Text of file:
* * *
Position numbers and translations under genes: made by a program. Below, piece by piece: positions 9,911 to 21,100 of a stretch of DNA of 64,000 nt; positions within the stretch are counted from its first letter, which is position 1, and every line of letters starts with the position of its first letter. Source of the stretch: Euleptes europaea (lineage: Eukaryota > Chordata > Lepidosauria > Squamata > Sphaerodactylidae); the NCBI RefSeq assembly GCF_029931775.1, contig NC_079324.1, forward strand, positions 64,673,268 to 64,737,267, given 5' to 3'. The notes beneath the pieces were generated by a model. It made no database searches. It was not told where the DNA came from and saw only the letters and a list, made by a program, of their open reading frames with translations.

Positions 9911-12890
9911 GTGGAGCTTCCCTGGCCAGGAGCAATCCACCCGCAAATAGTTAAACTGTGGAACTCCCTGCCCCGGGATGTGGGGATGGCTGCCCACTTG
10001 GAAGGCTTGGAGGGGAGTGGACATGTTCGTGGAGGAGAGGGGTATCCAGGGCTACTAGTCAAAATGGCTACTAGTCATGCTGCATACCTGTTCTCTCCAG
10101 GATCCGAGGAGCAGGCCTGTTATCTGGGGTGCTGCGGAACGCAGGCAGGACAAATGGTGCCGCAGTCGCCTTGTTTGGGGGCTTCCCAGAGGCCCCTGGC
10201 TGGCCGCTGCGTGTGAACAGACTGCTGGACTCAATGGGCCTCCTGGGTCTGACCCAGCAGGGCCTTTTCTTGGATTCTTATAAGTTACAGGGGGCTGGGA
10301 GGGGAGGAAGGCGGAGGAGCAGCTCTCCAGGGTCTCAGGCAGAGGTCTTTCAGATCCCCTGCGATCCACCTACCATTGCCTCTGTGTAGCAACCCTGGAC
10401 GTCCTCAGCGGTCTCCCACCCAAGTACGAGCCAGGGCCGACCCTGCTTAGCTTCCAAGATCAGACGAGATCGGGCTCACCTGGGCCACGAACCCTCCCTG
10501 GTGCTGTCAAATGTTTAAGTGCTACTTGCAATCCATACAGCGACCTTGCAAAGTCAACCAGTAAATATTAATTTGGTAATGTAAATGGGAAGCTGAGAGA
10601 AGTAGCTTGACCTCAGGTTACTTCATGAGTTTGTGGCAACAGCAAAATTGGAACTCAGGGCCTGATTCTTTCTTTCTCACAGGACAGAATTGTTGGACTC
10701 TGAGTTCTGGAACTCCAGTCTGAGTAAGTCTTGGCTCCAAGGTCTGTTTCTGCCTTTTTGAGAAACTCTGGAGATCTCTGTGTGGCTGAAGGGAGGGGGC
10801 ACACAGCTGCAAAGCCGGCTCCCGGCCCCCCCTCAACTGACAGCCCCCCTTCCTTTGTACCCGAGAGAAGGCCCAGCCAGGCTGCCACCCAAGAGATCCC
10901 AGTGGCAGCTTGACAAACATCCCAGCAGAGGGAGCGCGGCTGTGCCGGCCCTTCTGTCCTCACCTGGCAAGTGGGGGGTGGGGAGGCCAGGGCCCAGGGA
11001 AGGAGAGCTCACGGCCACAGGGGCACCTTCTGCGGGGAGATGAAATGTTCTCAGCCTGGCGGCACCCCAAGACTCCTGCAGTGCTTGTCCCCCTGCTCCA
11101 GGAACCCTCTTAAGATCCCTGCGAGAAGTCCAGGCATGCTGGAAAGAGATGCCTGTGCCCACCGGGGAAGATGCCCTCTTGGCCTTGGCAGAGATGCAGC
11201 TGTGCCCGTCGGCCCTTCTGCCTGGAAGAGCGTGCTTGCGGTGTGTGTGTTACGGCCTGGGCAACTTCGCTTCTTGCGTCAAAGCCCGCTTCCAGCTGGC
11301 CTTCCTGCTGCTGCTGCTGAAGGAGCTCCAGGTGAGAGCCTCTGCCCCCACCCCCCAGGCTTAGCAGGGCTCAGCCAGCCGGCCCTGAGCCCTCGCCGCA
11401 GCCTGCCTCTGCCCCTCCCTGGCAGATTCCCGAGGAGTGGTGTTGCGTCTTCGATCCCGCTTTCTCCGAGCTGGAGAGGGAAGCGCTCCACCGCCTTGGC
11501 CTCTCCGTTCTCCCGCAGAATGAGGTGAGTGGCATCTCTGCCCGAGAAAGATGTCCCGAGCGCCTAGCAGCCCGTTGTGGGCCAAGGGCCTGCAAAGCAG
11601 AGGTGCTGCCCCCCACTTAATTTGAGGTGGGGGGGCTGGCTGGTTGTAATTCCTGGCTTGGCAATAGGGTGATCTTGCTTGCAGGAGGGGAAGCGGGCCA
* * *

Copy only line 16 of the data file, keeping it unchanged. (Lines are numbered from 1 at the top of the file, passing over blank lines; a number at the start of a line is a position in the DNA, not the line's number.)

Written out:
11201 TGTGCCCGTCGGCCCTTCTGCCTGGAAGAGCGTGCTTGCGGTGTGTGTGTTACGGCCTGGGCAACTTCGCTTCTTGCGTCAAAGCCCGCTTCCAGCTGGC